5
\$\begingroup\$

We've got the basic functionality of using my postscript interpreter, xpost, as a library. I'd like to solicit some feedback from the community on the API setup. This example program, called xpost_client.c illustrates the API to rasterize a small EPS into a 792x612 BGR buffer, which it then dumps to a file as an ASCII PPM file (so you can check it with a text editor).

/* 
   This is a simple example of a client calling xpost as a library 
   with a postscript program, desiring the raster data of the 
   generated image. 

TODO: 
    define buffer interchange type 
 */ 

#include <stdlib.h> 
#include <stdio.h> 

#include "xpost.h" 
#include "xpost_memory.h" 
#include "xpost_object.h" 
#include "xpost_context.h" 
#include "xpost_interpreter.h" 

char *prog = 
    "%%BoundingBox: 200 300 400 500\n" 
    "300 400 100 0 360 arc\n" 
    "fill\n" 
    "showpage\n"; 

int main() { 
    void *buffer_type_object; 
    xpost_init(); 
    xpost_create("bgr", 
            XPOST_OUTPUT_BUFFEROUT, 
            &buffer_type_object, 
            XPOST_SHOWPAGE_RETURN, 
            1); 
    xpost_run(XPOST_INPUT_STRING, prog); 
    { 
        unsigned char *buffer = buffer_type_object; 
        int i,j; 
        FILE *fp = fopen("xpost_client_out.ppm", "w"); 
        fprintf(fp, "P3\n612 792\n255\n"); 
        for (i=0; i<792; i++) { 
            for (j=0; j<612; j++) { 
                unsigned int red, green, blue; 
                red = *buffer++; 
                green = *buffer++; 
                blue = *buffer++; 
                ++buffer; 
                fprintf(fp, "%d ", red); 
                fprintf(fp, "%d ", green); 
                fprintf(fp, "%d ", blue); 
                if ((j%20)==0) 
                    fprintf(fp, "\n"); 
            } 
            fprintf(fp, "\n");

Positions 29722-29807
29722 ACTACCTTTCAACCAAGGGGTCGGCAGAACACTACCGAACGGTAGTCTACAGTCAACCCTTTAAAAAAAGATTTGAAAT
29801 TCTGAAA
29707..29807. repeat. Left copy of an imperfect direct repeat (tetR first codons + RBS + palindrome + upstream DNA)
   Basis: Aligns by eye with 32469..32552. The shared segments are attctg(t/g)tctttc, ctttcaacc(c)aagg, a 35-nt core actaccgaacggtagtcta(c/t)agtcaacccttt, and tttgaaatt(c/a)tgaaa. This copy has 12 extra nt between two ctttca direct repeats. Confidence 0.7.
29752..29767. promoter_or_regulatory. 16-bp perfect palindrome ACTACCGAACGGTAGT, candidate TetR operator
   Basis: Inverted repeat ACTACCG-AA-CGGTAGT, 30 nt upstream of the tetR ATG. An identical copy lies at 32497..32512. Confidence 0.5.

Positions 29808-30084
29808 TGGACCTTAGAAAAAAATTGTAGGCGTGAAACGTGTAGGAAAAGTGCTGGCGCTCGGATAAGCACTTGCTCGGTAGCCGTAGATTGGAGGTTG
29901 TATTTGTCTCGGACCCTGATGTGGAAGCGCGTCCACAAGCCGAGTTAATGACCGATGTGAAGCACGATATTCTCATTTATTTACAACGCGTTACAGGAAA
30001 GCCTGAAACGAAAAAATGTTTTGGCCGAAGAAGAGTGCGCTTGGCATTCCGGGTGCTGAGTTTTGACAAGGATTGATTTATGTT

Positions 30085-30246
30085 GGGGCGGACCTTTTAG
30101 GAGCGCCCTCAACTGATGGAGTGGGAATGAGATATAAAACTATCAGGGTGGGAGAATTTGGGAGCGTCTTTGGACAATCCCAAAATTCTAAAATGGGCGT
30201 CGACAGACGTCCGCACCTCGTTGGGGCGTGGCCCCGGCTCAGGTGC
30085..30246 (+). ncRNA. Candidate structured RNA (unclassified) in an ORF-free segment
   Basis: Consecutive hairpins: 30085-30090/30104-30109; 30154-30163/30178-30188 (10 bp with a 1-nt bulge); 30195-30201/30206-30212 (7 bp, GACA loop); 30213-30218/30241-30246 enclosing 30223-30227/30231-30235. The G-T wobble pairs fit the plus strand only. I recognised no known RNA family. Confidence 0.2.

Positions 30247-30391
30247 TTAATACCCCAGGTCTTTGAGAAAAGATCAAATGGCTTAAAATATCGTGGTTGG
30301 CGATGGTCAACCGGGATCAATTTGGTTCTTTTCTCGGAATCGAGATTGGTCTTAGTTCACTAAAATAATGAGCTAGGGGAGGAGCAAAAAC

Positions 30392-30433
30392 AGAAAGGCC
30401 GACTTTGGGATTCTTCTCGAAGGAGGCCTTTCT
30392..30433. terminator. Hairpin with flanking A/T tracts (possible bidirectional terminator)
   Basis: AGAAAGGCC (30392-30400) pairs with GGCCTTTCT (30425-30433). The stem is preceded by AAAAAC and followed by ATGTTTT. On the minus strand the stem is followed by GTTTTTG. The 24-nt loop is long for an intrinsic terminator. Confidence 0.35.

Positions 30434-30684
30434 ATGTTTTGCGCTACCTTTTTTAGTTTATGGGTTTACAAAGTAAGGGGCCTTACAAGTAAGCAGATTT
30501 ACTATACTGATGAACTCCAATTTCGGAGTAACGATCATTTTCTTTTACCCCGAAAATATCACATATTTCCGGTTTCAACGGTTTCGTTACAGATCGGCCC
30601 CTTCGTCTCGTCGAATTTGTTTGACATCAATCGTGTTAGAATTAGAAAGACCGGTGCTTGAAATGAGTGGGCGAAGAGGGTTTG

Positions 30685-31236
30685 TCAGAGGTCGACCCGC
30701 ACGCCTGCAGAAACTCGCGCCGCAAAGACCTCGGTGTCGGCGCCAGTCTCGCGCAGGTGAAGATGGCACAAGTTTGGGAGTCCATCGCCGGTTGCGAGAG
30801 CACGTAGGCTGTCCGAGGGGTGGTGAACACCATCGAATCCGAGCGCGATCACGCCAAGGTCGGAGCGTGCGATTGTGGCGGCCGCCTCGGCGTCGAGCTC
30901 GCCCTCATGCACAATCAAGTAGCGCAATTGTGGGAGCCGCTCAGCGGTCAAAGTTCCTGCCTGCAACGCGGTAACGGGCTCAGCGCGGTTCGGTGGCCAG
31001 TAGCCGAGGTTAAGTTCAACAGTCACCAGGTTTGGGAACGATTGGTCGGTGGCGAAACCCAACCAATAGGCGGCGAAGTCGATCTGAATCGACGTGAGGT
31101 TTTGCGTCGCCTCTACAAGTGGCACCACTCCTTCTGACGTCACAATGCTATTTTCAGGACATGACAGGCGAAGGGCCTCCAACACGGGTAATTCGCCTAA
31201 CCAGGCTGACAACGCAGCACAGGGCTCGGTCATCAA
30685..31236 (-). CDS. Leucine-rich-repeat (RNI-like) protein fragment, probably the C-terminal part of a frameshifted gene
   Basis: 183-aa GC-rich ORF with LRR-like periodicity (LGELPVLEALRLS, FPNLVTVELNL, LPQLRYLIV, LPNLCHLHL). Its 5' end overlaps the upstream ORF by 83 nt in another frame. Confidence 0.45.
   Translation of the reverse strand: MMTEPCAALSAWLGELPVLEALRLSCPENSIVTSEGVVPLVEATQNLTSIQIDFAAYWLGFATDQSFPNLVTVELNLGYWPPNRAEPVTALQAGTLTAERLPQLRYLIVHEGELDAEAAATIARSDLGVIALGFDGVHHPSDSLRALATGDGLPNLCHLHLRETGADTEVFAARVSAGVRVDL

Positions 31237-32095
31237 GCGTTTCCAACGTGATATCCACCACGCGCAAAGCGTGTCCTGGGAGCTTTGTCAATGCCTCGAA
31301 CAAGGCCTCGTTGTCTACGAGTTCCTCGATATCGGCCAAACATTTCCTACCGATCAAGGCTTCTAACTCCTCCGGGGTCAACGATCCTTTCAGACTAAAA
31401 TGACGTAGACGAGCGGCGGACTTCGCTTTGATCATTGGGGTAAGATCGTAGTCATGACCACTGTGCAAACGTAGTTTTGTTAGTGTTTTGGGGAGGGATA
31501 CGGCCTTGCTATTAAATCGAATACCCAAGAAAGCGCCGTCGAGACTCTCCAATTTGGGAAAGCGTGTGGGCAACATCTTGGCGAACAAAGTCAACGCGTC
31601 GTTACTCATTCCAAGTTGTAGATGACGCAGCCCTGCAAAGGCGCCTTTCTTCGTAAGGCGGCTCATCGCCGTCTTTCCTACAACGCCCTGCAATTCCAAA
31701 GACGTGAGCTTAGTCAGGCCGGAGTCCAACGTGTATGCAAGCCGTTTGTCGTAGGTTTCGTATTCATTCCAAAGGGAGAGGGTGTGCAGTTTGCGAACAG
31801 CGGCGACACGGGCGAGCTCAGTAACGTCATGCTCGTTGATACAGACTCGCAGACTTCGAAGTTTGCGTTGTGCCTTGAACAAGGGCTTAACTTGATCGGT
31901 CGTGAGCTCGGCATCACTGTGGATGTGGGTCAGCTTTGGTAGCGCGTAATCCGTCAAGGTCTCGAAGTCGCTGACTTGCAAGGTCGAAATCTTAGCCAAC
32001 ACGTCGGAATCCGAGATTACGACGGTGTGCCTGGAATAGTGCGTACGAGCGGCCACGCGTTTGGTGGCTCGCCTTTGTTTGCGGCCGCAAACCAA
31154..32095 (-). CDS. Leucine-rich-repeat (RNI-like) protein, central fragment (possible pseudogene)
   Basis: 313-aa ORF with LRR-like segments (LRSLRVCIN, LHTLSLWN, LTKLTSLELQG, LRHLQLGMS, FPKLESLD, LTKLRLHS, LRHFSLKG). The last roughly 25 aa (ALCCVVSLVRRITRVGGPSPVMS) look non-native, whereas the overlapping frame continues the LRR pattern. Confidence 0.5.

} 
        fclose(fp); 
    } 
    xpost_destroy(); 
    free(buffer_type_object); 
    xpost_quit(); 
    return 0;
} 

Currently only the bgr device offers the OUTPUT_BUFFEROUT option. The C code assumes that the PS program contains a showpage to trigger the copying of the buffer. No showpage :: your buffer's a trash-pointer, dude.

I do plan to sweep-up the auxiliary headers into a single "xpost.h" header file. But that's the full list you currently need from the top-level.

One obvious flaw is that there's currently no way to set the geometry or resolution. It's 1-pt per pixel, and that's that. It's also currently hardcoded at letter dimensions, (sorry, rest of the world). Does anybody have ideas about the best way to interface for that at the top level?

Any other options that a library user might want? Does the buffer-type struct need anything more than height, width and stride? Should stride count words or bytes?

In unixes, Cygwin and mingw, you can

hg clone https://luser.droog@code.google.com/p/xpost/ 

then read the INSTALL stuff, but the quick version is

./configure 
make 
sudo make install 

then you can run

xpost_client 

to produce a (buggy) rendering of a filled circle in xpost_client_out.ppm which loads ok for me in Gimp.

The program can also be browsed online at:

http://code.google.com/p/xpost/source/browse/src/bin/xpost_client.c
http://code.google.com/p/xpost/source/browse/src/lib/xpost.h
http://code.google.com/p/xpost/source/browse/src/lib/xpost_memory.h